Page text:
In one of the first 21st century Russian novels to probe the legacy of the Soviet prison camp system, a young man travels to the vast wastelands of the Far North to uncover the truth about a shadowy neighbor who saved his life, and whom he knows only as Grandfather II. What he finds, among the forgotten mines and decrepit barracks of former gulags, is a world relegated to oblivion, where it is easier to ignore both the victims and the executioners than to come to terms with a terrible past.
This disturbing tale evokes the great and ruined beauty of a land where man and machine worked in tandem with nature to destroy millions of lives during the Soviet century. The sun had filled the lake at the foot of the mountains with light; convex, like a drop on glass, its contour struck me in the eye.
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The lake with its thick, almost pastry-like icing of sunny light seemed like a monstrous monument, monstrous because the natural forms easily and willingly took on the features of something man-made, and this acceptance, without coercion, clearly evinced the meaningless, memory-less existence of nature, which we had anthropomorphized much too frequently. Seeing this betrayal of matter—betrayal of the men who climbed up to the heaps every day from the barracks, looking at the profile of the dead leader in whose name they were forced to labor—I rejected the feeling of closeness with these mountains, from the line of imagination that had anthropomorphized them.
A different, older feeling arose: the possible humanity of nature was just a mockery, a devilish joke; man can count on no one in nature except himself. Soon after—the expedition was continuing work in the area of the abandoned camp—I went out on a solitary hike. Two days into the trip rain clouds settled over the mountains and it rained, the wind blowing the drops horizontally, parallel to the ground; I was wearing good weatherproof gear but still I felt chilled. The bad weather was here to stay, the mountain tundra was soaked, and everything that was good for the campfire—old logs, reindeer moss, and switches of polar birch—was damp; a heavy front was coming from the west, and it was clear that by nightfall the rain would change over to snow, a northern summer blizzard, and the rocks in the mountain passes would be icy.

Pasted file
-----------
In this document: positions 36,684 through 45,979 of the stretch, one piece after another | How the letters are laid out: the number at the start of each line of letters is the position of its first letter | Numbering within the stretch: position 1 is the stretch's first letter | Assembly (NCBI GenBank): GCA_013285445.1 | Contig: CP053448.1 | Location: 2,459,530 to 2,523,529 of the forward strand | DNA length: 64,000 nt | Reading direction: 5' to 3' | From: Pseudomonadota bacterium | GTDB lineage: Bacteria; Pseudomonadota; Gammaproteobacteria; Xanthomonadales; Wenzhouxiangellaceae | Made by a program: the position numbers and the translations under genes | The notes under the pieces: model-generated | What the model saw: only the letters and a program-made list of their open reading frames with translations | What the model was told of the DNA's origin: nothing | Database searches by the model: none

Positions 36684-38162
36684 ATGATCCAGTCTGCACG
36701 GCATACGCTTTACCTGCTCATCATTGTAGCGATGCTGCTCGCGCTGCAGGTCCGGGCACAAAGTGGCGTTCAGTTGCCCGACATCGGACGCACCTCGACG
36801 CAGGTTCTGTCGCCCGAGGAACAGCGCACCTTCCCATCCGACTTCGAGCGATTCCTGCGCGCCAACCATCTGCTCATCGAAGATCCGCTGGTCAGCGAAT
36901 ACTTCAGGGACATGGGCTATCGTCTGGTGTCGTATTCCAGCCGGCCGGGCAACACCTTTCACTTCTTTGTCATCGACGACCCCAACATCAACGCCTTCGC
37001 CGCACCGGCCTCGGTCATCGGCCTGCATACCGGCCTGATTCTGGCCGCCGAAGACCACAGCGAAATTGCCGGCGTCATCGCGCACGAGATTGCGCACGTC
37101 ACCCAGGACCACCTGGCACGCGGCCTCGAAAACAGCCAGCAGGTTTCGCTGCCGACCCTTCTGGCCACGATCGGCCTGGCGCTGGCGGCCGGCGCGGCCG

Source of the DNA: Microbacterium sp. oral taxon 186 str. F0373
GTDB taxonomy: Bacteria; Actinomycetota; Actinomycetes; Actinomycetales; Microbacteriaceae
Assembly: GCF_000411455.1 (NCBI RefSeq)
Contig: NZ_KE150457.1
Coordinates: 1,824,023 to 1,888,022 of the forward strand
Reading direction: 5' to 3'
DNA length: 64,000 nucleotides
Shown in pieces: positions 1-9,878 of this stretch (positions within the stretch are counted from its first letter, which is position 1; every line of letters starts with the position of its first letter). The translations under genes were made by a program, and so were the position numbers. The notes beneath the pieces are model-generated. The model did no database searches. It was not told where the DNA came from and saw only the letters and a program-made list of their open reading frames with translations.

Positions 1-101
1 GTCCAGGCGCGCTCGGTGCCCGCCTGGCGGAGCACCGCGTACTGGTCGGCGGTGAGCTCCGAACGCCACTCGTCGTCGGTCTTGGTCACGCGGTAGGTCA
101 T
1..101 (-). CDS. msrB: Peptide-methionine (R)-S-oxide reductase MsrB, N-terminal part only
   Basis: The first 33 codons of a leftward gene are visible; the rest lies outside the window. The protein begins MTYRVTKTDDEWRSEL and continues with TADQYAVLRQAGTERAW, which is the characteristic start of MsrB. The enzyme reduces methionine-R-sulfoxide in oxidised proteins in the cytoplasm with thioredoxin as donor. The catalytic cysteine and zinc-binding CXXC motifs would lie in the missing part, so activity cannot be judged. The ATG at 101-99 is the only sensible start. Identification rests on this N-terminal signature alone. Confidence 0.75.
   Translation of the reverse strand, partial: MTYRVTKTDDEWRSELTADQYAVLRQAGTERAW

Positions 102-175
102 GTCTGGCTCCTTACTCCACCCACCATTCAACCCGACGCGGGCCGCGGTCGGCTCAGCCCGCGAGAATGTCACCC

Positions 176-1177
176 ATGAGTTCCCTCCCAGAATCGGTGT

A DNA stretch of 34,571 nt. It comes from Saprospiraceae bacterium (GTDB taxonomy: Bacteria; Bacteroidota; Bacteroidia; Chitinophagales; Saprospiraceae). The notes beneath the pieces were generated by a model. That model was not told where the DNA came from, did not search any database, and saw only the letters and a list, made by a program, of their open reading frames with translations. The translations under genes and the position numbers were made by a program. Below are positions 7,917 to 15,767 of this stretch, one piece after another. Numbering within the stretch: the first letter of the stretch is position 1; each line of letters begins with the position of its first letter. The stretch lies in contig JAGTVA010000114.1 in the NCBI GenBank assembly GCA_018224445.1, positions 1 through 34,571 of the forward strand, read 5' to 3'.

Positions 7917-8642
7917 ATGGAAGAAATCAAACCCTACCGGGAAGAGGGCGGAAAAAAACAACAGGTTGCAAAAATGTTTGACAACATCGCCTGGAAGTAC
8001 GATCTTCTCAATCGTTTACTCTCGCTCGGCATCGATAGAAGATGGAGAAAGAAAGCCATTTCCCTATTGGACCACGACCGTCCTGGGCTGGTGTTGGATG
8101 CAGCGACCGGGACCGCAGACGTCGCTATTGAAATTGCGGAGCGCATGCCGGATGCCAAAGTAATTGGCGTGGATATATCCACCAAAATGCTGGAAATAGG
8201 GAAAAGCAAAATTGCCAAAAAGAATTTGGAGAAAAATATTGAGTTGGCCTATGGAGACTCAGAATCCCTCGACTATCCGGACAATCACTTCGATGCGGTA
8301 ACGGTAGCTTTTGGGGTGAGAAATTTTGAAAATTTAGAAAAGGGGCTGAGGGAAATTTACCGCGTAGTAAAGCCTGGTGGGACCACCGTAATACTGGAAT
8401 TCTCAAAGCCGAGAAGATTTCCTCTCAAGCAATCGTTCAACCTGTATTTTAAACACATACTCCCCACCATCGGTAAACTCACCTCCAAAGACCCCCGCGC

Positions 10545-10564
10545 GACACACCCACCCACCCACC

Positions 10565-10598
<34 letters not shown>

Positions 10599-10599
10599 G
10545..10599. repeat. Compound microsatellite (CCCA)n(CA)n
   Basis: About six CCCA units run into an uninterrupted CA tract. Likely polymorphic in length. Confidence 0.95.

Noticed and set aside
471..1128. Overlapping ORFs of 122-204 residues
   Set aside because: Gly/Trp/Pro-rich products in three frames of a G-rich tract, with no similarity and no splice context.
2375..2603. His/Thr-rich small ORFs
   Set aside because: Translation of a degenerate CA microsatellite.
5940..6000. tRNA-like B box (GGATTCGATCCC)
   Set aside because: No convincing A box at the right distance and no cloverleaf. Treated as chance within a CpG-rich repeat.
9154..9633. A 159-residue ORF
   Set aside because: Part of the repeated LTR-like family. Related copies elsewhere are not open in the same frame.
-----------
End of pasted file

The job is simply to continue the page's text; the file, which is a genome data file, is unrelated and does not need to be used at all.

I was about to turn back when I noticed an awning of boards and tar paper over an old test tunnel, one of many such holes made all over the slopes for several kilometers around the camp; the prisoners opened up the ground and rubble to reach the indigenous rock for testing.
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The canopy had been made recently, otherwise the wind and snow would have destroyed it; someone without a tent was sheltering from the weather. I knew what he would have done to me if he had found me asleep in my tent; the fugitive was very skinny, his face was overgrown with hair with bits of moss, leaves, wood chips, and dirt in it: he had been wandering in the taiga for a month or more, having decided to run not toward the railroad but over the mountains to a different region where they would not be looking for him.
He huddled in the hole, bent over, holding a three-sided shiv made from a file, no longer human or even humanoid; he was a wood spirit crawled up from underground. If I had had a rifle, I would have shot him and covered him with stones—out of fear, out of the sensation that this really was an underground creature that had killed an escaped prisoner.
The fugitive pushed the shiv aside; he was too weak to kill me with any benefit to him.
I realized that I was probably saving a murderer, maybe a rapist, robber, cannibal; he had been in the taiga too long to have had enough food in his pockets for that period, he was giving me too wild a look—as if he saw me gutted, freshly butchered. It could be that the death awaiting the fugitive was just retribution, and that most likely he deserved it; but the idea of retribution was coming from my mind, wondering how to get out of this hole clean, without getting involved or taking anything on.
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Publisher: Bethesda Softworks. Share Embed. Read Critic Reviews. Add to Cart. Add all DLC to Cart. With a powerful combination of freeform gameplay and unprecedented graphics, you can unravel the main quest at your own pace or explore the vast world and find your own challenges. Also included in the Game of the Year edition are Knights of the Nine and the Shivering Isles expansion, adding new and unique quests and content to the already massive world of Oblivion.
See why critics called Oblivion the Best Game of Key features: Live Another Life in Another World Create and play any character you can imagine, from the noble warrior to the sinister assassin to the wizened sorcerer. First Person Melee and Magic An all-new combat and magic system brings first person role-playing to a new level of intensity where you feel every blow.
Non-player characters eat, sleep, and complete goals all on their own.